Mathematical model of TGF-beta signalling: feedback coupling is consistent with signal switching
AuthorKhatibi, S; Zhu, H-J; Wagner, J; Tan, CW; Manton, JH; Burgess, AW
Source TitleBMC SYSTEMS BIOLOGY
University of Melbourne Author/sTan, Chin; Manton, Jonathan; Burgess, Antony; Zhu, Hongjian; Khatibi, Shabnam
Document TypeJournal Article
CitationsKhatibi, S; Zhu, H-J; Wagner, J; Tan, CW; Manton, JH; Burgess, AW, Mathematical model of TGF-beta signalling: feedback coupling is consistent with signal switching, BMC SYSTEMS BIOLOGY, 2017, 11
Access StatusOpen Access
Open Access at PMChttp://www.ncbi.nlm.nih.gov/pmc/articles/PMC5390422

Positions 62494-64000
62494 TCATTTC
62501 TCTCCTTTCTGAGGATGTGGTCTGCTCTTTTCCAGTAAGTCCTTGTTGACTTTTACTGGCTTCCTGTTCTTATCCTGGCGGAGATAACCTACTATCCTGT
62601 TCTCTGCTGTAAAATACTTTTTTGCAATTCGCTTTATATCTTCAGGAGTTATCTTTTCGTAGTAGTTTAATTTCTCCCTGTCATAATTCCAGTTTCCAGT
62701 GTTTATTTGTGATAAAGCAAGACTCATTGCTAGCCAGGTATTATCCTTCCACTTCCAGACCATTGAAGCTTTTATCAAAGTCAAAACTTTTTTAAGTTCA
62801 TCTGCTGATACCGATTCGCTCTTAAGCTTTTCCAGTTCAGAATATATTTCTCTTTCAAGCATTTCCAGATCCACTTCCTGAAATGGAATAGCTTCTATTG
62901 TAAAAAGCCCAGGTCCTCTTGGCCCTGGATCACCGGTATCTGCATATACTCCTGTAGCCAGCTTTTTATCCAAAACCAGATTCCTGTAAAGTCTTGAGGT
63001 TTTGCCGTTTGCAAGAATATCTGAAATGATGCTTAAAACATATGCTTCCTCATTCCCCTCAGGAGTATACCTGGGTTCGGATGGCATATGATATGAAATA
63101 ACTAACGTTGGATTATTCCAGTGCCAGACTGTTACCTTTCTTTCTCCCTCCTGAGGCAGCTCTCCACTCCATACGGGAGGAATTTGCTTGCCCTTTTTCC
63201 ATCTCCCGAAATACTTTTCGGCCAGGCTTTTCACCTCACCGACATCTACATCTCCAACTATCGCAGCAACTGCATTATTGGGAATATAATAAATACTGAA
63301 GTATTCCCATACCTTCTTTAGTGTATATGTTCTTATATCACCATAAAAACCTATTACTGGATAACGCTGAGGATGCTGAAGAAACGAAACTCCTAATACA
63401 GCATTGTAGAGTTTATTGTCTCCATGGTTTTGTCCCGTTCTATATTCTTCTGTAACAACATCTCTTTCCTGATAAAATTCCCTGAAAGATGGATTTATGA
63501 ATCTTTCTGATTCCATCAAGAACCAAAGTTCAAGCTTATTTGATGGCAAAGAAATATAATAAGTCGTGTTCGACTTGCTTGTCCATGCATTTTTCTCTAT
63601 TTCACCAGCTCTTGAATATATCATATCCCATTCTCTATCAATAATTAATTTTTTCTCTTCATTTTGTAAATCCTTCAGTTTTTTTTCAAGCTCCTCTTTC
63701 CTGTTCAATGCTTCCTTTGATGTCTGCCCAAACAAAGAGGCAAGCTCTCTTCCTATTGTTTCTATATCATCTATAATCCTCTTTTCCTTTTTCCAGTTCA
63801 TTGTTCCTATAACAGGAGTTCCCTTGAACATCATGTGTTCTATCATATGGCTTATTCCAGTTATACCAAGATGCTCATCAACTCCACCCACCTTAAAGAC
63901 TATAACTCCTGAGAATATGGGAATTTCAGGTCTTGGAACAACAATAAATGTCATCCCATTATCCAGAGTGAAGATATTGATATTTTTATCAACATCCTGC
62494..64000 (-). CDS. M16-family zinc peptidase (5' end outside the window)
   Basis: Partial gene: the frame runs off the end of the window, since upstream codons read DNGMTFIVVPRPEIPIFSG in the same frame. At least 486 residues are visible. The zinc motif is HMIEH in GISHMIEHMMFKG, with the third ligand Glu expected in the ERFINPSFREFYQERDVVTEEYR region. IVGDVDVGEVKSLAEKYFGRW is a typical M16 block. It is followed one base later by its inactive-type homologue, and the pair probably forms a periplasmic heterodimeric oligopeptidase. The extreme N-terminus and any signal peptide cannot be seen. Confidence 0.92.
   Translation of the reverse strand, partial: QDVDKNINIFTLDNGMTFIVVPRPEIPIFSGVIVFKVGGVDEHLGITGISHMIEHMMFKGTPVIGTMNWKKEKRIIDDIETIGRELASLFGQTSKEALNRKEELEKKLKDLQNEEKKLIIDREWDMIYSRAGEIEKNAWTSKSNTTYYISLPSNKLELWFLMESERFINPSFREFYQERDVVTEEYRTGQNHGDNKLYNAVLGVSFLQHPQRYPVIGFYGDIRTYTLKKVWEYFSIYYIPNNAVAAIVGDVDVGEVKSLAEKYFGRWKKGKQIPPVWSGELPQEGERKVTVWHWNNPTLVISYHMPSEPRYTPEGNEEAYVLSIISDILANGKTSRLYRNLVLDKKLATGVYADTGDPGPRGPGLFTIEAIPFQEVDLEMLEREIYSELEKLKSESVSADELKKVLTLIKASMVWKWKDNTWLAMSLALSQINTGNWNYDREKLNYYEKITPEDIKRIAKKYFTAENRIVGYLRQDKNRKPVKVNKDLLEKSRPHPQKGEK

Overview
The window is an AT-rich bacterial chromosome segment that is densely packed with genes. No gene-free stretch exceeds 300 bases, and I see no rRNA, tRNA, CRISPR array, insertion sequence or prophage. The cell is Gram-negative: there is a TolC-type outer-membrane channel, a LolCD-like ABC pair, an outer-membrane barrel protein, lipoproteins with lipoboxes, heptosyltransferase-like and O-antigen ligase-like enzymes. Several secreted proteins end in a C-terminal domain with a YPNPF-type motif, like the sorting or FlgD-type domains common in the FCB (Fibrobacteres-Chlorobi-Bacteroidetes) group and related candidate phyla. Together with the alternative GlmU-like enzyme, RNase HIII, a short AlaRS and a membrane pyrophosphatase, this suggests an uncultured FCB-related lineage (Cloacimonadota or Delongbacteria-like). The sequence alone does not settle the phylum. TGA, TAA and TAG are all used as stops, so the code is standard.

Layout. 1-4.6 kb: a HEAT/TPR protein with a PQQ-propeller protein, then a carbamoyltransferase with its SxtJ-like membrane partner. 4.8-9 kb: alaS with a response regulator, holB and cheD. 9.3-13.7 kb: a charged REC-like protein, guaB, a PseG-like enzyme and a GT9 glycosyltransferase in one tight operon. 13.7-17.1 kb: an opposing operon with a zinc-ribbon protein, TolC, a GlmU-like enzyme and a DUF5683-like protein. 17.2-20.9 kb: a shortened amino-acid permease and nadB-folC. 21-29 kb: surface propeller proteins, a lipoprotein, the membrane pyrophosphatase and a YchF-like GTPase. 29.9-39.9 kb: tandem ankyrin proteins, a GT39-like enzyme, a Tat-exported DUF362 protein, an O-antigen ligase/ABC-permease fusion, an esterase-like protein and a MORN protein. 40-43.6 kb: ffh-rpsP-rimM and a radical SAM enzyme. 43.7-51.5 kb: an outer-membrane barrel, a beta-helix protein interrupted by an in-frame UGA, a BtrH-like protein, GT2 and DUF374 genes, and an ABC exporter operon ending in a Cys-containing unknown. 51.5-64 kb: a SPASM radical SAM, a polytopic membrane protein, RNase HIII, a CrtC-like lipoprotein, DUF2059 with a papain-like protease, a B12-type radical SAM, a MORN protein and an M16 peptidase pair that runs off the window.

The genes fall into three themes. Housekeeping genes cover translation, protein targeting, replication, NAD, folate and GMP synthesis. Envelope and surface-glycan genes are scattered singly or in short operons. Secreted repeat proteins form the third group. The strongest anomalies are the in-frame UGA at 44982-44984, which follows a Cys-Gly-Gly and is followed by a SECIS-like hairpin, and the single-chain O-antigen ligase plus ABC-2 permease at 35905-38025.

BACKGROUND: Transforming growth factor β (TGF-β) signalling regulates the development of embryos and tissue homeostasis in adults. In conjunction with other oncogenic changes, long-term perturbation of TGF-β signalling is associated with cancer metastasis. Although TGF-β signalling can be complex, many of the signalling components are well defined, so it is possible to develop mathematical models of TGF-β signalling using reduction and scaling methods. The parameterization of our TGF-β signalling model is consistent with experimental data. RESULTS: We developed our mathematical model for the TGF-β signalling pathway, i.e. the RF- model of TGF-β signalling, using the "rapid equilibrium assumption" to reduce the network of TGF-β signalling reactions based on the time scales of the individual reactions. By adding time-delayed positive feedback to the inherent time-delayed negative feedback for TGF-β signalling. We were able to simulate the sigmoidal, switch-like behaviour observed for the concentration dependence of long-term (> 3 hours) TGF-β stimulation. Computer simulations revealed the vital role of the coupling of the positive and negative feedback loops on the regulation of the TGF-β signalling system. The incorporation of time-delays for the negative feedback loop improved the accuracy, stability and robustness of the model. This model reproduces both the short-term and long-term switching responses for the intracellular signalling pathways at different TGF-β concentrations. We have tested the model against experimental data from MEF (mouse embryonic fibroblasts) WT, SV40-immortalized MEFs and Gp130 F/F MEFs. The predictions from the RF- model are consistent with the experimental data. CONCLUSIONS: Signalling feedback loops are required to model TGF-β signal transduction and its effects on normal and cancer cells. We focus on the effects of time-delayed feedback loops and their coupling to ligand stimulation in this system. The model was simplified and reduced to its key components using standard methods and the rapid equilibrium assumption. We detected differences in short-term and long-term signal switching. The results from the RF- model compare well with experimental data and predict the dynamics of TGF-β signalling in cancer cells with different mutations.
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